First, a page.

3. Learning and connectivity (Aanchal Bhatia, Niraj Dudani, Subhasis Ray)

Changes in connections are likely to be key features of circuit changes in memory. To measure connections, one needs to measure how strongly an input cell is coupled to its output neurons. Using simulations, we have proposed a way to do this on a large scale in the hippocampus, using optical recording and stimulation (Bhalla PloS Comput. Biol 2008). We are developing optogenetic and physiological methods to achieve this in the hippocampal brain slice (Bhatia). Using models and experiments, we are taking this further to extract the relative dendritic location of these synapses using physiological manipulations (Dudani, Bhatia). Can we extend these methods to the cortex? We have adapted a published large- scale model and used simulations to test this for the thalamocortical projections (Ray).
 
thalamocortical.gif
 

4. Learning and cellular change (Pragati Jain, Sahil Moza, Aanchal Bhatia)

At a finer level still, there are a huge number of proteins and genes that are known to influence memory. These interactions form networks capable of rich and versatile computations, and are present at every synapse. Over many years we have been systematically building up network models for key aspects of synaptic function: signal recognition, switches, structural change, protein synthesis, transport, and so on (Jain and Bhalla 2009, Bhalla 2011a). Our current focus is to integrate the chemical and electrical signaling, which we are doing both using models (Moza, Bhalla 2011b) and experiments (Parameshwaran 2012). We are also interested in questions of robustness of such systems to thermal noise - which is one of the limiting factors in the ability of synapses to reliably process and store information (Ramarkishna and Bhala 2008, Moza).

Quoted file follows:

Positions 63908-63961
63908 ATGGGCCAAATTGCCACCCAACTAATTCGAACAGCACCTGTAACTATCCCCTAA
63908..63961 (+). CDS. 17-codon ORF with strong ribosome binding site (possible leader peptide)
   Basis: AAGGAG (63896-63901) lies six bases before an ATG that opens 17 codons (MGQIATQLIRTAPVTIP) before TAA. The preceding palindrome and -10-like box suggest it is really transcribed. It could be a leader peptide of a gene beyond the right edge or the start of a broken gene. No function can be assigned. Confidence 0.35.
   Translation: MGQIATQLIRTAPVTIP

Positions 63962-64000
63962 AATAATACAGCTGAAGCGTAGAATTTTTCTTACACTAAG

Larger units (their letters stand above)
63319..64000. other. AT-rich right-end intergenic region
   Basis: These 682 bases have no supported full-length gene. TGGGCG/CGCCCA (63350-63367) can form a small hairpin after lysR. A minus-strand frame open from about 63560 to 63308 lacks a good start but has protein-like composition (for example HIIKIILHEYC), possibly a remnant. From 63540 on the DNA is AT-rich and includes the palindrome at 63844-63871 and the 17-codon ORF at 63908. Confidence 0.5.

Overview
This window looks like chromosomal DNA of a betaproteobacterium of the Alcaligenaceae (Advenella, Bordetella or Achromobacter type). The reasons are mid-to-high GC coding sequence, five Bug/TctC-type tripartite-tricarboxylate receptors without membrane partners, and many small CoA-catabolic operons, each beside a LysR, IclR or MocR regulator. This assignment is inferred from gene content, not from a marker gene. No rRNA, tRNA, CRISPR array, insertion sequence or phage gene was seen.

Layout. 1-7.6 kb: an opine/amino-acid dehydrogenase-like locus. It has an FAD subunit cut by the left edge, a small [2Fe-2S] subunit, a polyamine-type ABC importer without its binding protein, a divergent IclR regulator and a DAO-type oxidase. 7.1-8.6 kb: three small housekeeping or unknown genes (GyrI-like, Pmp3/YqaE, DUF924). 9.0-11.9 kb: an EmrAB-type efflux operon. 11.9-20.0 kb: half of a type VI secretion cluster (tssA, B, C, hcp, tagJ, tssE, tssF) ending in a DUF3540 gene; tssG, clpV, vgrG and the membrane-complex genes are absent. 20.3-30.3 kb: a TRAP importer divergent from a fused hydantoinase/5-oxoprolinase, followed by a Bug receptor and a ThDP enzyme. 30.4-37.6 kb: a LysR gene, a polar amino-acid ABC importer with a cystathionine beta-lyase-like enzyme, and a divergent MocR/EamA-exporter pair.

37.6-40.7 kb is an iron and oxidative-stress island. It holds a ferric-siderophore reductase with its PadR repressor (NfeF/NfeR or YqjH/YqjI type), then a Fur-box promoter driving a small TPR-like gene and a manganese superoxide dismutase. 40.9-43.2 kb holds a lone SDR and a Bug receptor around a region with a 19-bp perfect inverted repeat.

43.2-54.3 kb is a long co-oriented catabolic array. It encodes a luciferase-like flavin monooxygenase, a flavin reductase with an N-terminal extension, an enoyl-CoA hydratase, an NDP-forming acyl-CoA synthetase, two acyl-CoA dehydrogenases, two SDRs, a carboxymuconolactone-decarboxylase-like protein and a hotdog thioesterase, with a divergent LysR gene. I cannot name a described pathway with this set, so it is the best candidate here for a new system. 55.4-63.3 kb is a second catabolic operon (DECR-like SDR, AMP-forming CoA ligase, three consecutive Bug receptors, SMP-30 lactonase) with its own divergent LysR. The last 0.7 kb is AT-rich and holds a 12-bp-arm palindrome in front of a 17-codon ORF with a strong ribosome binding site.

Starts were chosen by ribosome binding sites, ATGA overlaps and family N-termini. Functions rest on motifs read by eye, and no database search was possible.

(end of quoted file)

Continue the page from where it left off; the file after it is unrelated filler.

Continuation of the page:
5. Multiscale modelling and tools (G.V. Harsha Rani, Subhasis Ray, Niraj Dudani, Aditya Gilra, Ekaterina Brocke)

The brain is too complex to understand unaided. We have developed an extensive set of tools and on-line resources to model the brain. MOOSE , the Multiscale Object-Oriented Simulation Environment is a simulator that can run model at many levels of detail. MOOSE is designed to easily plug in optimized numerical engines to perform very fast computations, while retaining transparent access to all data structures in the model. A particular focus is to easily build neuronal and network models that combine electrical and chemical signaling. This combines interfaces to standard model definition formats (Gilra, Dudani, HarshaRani), with specialized parsers that interpret cellular geometry and place appropriate reactions throughout the spatial extent (Bhalla), and the ability to synchronize different numerical methods running in different parts of the cell and network (Dudani, Ray, Brocke, Bhalla). Parallelization and the use of GPU hardware are important optimizations under way (Ray, others). We continue to support two databases of signaling pathways, DOQCS and DOCSS (Harsha Rani).
MooseGui

 

Collaborators:

Ravi Iyengar, Mount Sinai School of Medicine, New York, USA,
Dinu Florin Albeanu, Cold Spring Harbor Laboratory,
Venki Murthy, Harvard,
Naren Ramakrishnan, Virginia Tech
Raphael Camargo, Brazil
Matthias Hennig,University of Edinburgh
Jeanette Hellgren-Kotaleski and
Mikael Djurfeldt: KTH Stockholm